One of the most serious consequences of using dielectric coatings for beamsplitter fabrication is the unequal transmission and reflection for p and s (parallel and perpendicular) polarization components of non-polarized incident light beams. As a result, some dielectric beamsplitters divide light unequally according to the polarization content, which can be undesirable in many applications. When using dielectric coatings, this artifact can often be circumvented by altering the polarization vector orientation of the incident light. In addition, the polarization effect can be reduced through the utilization of more sophisticated multi-layer thin-film dielectric coating designs, but often at the expense of other performance aspects.

Specialized non-polarizing beamsplitter coatings have been designed for use with polarized laser light where the incident radiation must maintain its polarization direction in both the transmitted and reflected beams. The coatings can effectively produce a clean 50/50 split of laser energy, regardless of the polarization state of the incident beam. As a side advantage, non-polarized light incident on these coatings has both the parallel and perpendicular components transmitted at almost equal ratios. Plate beamsplitters can also be designed to act as longpass and shortpass edge filters (positioned at a 45-degree angle) for applications requiring specific wavelength selection. In the case of longpass filters, longer wavelengths are transmitted and shorter wavelengths reflected at a 90-degree angle to the incident beam. Shortpass filters act in a reverse manner (transmit short wavelengths and reflect long wavelengths). Beamsplitters acting as edge filters are often referred to as dichroic or dichromatic mirrors.

Plate beamsplitters have some advantages when compared to cube beamsplitters, primarily the lack of an optical cement in the vicinity of the dielectric or metallic film, which can absorb light energy and reduce transmission. As a consequence, plate beamsplitters can withstand significantly higher levels of radiation without suffering damage. Single glass plates are also much smaller and lighter than a twin-prism cube, and can be more easily fitted into tight spaces for compact optical configurations.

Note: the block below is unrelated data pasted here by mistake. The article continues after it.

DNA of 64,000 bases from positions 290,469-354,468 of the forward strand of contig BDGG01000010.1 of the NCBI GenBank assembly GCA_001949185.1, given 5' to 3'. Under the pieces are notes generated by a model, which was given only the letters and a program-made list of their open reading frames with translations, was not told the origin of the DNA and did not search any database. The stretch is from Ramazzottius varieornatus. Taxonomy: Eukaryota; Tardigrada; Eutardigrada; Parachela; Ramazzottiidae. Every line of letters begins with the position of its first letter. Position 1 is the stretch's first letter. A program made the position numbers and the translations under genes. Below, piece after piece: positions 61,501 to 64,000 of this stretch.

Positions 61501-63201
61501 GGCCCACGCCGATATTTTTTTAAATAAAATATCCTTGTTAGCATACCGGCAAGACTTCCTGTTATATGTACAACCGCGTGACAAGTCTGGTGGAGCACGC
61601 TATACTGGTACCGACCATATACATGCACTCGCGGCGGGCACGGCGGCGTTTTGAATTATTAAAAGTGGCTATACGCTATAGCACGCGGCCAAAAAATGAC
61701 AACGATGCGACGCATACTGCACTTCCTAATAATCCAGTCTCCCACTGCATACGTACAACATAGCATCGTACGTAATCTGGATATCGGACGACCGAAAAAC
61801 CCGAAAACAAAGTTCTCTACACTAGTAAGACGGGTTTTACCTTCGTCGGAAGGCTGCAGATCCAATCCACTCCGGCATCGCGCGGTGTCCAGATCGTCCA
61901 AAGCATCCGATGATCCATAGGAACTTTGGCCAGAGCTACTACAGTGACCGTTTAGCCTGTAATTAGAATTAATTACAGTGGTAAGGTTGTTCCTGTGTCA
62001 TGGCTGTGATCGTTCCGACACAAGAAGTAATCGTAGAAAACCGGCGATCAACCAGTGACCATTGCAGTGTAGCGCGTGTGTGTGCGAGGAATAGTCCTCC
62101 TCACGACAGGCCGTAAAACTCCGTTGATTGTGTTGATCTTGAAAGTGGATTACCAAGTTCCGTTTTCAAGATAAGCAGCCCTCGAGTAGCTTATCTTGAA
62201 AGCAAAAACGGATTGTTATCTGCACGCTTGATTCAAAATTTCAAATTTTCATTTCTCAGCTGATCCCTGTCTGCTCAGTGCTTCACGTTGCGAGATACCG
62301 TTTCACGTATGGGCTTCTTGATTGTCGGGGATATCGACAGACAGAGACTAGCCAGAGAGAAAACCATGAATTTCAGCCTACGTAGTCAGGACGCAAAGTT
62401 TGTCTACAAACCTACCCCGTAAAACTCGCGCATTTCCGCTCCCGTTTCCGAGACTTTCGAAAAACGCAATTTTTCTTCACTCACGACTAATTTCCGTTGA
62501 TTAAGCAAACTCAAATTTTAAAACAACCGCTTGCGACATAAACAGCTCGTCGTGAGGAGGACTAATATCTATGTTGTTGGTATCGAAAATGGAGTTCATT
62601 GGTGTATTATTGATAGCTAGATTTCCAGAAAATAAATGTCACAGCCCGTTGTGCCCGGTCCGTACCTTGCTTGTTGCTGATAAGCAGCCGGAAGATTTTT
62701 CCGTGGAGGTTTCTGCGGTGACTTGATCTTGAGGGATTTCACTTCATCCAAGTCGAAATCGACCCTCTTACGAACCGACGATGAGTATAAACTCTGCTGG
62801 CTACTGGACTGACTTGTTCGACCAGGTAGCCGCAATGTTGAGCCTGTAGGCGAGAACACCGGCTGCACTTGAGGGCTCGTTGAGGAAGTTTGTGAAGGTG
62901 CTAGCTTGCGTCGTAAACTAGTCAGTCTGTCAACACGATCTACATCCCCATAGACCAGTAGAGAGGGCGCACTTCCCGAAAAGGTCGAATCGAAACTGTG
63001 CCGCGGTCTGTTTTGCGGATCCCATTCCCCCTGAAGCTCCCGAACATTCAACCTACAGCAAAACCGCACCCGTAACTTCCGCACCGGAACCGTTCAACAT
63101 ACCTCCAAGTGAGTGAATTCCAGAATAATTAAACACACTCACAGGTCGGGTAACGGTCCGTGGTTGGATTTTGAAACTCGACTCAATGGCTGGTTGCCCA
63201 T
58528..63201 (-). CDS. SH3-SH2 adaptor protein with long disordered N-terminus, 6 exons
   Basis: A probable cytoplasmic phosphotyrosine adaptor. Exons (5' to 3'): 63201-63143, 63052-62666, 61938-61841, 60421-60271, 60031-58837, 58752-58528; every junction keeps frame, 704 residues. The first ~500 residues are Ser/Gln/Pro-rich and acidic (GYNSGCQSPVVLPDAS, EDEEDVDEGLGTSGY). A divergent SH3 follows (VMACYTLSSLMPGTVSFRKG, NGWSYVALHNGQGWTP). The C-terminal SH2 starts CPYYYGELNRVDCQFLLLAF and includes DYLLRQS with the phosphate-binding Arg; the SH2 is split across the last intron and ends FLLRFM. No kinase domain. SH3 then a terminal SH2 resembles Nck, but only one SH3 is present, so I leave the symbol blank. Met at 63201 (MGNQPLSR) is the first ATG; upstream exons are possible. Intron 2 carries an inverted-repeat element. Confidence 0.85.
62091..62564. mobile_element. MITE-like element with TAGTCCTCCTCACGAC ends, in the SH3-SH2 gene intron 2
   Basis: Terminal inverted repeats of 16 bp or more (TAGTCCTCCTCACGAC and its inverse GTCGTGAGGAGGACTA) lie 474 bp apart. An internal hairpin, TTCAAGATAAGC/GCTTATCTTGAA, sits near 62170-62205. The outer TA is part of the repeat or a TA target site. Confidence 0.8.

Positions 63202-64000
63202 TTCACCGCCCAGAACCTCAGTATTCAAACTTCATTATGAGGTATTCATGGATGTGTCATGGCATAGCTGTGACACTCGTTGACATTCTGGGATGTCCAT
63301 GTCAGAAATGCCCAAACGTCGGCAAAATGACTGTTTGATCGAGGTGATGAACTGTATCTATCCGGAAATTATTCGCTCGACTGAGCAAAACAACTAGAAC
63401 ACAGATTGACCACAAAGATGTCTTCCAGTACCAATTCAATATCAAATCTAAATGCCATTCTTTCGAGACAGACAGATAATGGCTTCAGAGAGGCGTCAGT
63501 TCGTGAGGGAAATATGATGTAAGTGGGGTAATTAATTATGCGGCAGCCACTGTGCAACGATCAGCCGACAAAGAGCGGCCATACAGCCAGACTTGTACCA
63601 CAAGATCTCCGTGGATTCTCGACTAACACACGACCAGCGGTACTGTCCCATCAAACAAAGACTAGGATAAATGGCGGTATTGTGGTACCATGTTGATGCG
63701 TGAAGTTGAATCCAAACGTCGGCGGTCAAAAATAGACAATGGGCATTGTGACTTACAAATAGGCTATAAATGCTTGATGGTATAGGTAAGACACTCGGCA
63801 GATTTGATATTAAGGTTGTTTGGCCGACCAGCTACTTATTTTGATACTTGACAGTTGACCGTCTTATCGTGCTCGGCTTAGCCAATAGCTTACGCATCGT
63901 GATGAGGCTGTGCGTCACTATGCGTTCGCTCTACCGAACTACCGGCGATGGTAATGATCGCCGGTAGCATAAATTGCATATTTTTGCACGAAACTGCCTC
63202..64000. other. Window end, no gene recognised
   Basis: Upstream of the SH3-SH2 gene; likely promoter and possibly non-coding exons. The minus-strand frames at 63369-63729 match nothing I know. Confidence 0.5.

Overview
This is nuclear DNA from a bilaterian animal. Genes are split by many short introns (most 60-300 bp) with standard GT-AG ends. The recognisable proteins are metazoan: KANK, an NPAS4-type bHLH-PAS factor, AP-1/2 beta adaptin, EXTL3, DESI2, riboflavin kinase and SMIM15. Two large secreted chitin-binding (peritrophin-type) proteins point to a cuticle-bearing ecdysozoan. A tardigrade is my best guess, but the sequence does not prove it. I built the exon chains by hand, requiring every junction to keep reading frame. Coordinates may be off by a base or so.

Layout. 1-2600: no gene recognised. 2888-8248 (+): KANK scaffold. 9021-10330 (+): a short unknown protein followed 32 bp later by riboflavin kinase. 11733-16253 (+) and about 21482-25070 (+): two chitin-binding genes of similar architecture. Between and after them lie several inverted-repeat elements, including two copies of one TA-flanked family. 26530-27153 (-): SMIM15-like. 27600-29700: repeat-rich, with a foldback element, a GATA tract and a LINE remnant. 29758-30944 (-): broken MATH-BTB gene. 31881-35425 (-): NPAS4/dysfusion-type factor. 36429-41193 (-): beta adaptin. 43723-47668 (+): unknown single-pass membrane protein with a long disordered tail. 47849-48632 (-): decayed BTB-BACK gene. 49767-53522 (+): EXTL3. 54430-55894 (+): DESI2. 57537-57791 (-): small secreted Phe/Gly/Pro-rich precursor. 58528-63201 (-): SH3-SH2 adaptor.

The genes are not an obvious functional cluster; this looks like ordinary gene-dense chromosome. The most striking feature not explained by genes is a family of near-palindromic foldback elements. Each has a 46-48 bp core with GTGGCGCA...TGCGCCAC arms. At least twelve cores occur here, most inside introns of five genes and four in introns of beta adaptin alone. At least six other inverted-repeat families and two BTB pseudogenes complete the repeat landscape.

Contributing Authors

Matthew J. Parry-Hill and Michael W. Davidson - National High Magnetic Field Laboratory, 1800 East Paul Dirac Dr., The Florida State University, Tallahassee, Florida, 32310.


BACK TO PRISMS AND BEAMSPLITTERS

Questions or comments? Send us an email.
© 1998-2013 by Michael W. Davidson and The Florida State University. All Rights Reserved. No images, graphics, scripts, or applets may be reproduced or used in any manner without permission from the copyright holders. Use of this website means you agree to all of the Legal Terms and Conditions set forth by the owners.
This website is maintained by our
Graphics & Web Programming Team
in collaboration with Optical Microscopy at the
National High Magnetic Field Laboratory.
Last modification: Wednesday, Mar 26, 2014 at 02:24 PM
Access Count Since July 25, 2002: 21139
For more information on microscope manufacturers,
use the buttons below to navigate to their websites: